Getting IT wrong. Merging databases and IT systems is often the most challenging — and most time-consuming — element of merger integration. Yet companies routinely minimize the difficulties. As a rule of thumb, merging the IT elements of two medium-size companies with combined revenues of $500 million to $1 billion will take 18 months to two years and cost a third to half of a normal year’s IT operating budget.
But until the systems are thoroughly consolidated, the merging companies could endure a heavy “swivel chair” burden, with employees forced to work with multiple computer applications and operate unrelated software systems to complete transactions.
Merging corporations also have to be concerned with database capability and accuracy — a step one telecommunications company ignored at its peril. In trying to rush the integration of its systems with those of a company it had acquired, the company was forced to “flash cut” the acquisition’s databases — essentially importing the data and going live with minimal testing. Almost a third of the combined company’s invoices ended up having incorrect addresses, and half contained errors six months after the integration of the two systems. Annoyed customers stopped paying their invoices, reduced their monthly services and/or turned to another provider, which ultimately forced the company to file for bankruptcy protection.
Contrast this experience with that of a transportation company that acquired a major competitor a few years ago. The acquiring company had exhausted accounts receivables of 28 days sales outstanding (DSO) while the target achieved 47 DSO. Before integrating the acquired company’s customer and billing data, the firm went through an intensive database cleanup to eliminate erroneous customer information, align the necessary fields, and confirm billing terms and mechanics. Once the database was modified, the acquiring company was able to smoothly integrate the customer and billing IT data into its own system and was easily able to perform root cause analysis on the high DSO customers. As a result, the acquired company’s DSO was reduced to 35 days, and $9 million in cash flow was accelerated.
Not sweating the small stuff. In advance of closing a deal, merging companies typically establish a program management office (PMO) to oversee transaction integration activities. This is the nerve center, a unit that coordinates thousands of tasks and tracks their progress against the integration plan to make sure the merger will close on the target date. It also identifies potential impediments throughout the pre- and post-close periods with enough lead time to permit them to be addressed. But too many PMOs passively tick off completed tasks, rather than proactively forcing adherence to schedules, confronting issues and pushing senior managers to make decisions.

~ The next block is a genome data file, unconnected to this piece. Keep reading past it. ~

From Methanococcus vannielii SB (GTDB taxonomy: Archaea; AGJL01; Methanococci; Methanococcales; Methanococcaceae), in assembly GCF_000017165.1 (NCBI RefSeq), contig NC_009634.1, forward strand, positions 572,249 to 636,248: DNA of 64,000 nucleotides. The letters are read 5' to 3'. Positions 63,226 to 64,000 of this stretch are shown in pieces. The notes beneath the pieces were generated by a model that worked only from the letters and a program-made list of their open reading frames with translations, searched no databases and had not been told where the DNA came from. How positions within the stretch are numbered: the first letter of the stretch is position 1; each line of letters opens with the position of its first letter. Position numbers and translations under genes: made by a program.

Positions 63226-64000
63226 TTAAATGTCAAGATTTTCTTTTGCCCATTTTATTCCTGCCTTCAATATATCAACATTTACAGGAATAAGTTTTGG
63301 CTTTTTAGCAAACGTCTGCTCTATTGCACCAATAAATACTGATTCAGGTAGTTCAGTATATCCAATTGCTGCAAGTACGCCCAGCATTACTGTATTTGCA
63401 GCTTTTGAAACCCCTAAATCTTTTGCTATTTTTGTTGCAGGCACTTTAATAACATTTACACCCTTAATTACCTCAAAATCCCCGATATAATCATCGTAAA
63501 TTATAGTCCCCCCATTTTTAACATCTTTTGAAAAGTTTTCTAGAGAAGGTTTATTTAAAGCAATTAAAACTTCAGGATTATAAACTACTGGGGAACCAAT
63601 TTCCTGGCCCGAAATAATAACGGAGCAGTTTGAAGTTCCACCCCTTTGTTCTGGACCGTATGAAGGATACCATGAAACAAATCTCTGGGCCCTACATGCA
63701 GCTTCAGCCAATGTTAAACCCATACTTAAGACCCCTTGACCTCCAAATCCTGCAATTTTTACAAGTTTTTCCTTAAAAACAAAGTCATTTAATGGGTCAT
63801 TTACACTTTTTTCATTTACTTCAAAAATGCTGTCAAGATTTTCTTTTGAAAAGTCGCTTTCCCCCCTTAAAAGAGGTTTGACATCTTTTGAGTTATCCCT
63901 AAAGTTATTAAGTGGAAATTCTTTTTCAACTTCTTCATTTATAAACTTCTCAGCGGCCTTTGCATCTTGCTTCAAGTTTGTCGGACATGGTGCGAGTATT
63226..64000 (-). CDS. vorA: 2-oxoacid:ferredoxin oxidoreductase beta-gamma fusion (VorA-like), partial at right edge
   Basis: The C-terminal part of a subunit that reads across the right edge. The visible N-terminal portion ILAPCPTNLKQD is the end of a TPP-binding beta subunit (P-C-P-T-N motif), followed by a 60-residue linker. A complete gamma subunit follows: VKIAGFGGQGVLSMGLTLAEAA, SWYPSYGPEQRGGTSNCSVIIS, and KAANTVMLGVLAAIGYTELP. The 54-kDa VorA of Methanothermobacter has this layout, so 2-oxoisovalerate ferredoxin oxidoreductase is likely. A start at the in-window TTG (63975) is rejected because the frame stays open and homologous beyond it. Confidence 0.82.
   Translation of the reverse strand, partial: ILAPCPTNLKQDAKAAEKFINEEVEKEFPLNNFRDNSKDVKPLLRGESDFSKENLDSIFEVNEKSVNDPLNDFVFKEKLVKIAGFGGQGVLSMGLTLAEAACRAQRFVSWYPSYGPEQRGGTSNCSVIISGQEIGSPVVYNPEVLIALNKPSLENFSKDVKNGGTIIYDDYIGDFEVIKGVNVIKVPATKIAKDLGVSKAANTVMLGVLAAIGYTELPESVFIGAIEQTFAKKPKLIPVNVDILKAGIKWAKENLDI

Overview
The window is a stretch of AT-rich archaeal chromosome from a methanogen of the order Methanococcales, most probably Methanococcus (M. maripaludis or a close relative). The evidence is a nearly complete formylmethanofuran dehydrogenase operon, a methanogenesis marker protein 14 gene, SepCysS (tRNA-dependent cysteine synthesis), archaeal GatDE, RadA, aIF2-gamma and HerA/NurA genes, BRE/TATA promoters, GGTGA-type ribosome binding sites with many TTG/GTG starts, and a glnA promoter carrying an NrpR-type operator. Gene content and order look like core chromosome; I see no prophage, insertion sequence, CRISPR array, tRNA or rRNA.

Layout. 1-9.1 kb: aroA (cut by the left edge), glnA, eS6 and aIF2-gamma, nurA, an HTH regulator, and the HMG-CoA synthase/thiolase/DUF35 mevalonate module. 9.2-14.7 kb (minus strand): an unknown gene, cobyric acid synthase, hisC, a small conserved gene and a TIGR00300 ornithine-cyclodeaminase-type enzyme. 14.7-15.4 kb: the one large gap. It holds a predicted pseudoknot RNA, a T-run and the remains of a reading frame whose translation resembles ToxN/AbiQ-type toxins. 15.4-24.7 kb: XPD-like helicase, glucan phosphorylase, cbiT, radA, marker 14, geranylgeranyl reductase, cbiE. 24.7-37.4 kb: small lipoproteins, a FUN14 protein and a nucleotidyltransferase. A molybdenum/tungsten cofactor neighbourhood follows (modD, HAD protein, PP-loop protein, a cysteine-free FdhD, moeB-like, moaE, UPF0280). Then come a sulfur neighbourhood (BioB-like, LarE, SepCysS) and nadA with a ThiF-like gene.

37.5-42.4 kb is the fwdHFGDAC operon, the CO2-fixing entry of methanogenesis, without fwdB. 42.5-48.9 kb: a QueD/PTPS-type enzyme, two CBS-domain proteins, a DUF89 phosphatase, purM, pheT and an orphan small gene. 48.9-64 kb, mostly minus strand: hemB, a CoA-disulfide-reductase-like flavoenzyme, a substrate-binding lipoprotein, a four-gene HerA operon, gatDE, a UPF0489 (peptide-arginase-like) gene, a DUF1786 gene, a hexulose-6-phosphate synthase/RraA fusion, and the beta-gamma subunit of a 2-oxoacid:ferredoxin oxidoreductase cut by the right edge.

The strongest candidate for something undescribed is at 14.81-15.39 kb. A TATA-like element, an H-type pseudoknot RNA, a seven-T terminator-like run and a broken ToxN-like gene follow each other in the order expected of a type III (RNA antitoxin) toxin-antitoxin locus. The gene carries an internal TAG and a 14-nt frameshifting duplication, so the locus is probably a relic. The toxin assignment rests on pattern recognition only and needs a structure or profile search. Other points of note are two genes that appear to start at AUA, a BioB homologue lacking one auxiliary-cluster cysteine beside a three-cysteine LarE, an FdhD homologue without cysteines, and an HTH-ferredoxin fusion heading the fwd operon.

There is an enormous amount of interdependency in an integration plan, with every area of a business affected by when and how well other business areas plan and execute their part of the integration — and it falls on the PMO to keep all the moving parts synchronized. At any given moment after the close, the PMO should know how much of the integration has been completed, how much it has cost and what else is needed to achieve the targeted benefits.
Another critical role of the PMO is to coordinate communication about the merger with employees from each company, managers not directly involved in the integration, suppliers, customers, and government and regulatory agencies. The PMO needs to manage expectations and to minimize the spread of rumors and speculation that can damage the new company.
Forcing the issue on corporate culture. Companies may democratically try to merge their ways of doing things, or the acquiring firm may attempt to force its culture on its target. Neither works. After a successful integration, a new corporate culture will emerge on its own, helped along by leadership from top managers. Involving middle and upper management from both organizations in setting a path for the merged company will help avoid the perception that there are winners and losers and, ideally, will promote people, processes and technology that are the “best of the best” from both companies.
Private equity sponsors, hedge funds, capital markets, bankers and companies all realize that M&A is about creating value through revenue and cost synergies. But finding and capitalizing on those synergies can seem paradoxical: It involves charting an integration path that is sufficiently comprehensive (without paralyzing the organization) and rapid enough that executives focus without promoting the “ready, shoot, aim” mentality. A carefully considered and managed integration that aligns with the transaction’s strategic objectives is most likely to deliver the returns that made the merger so compelling in the first place.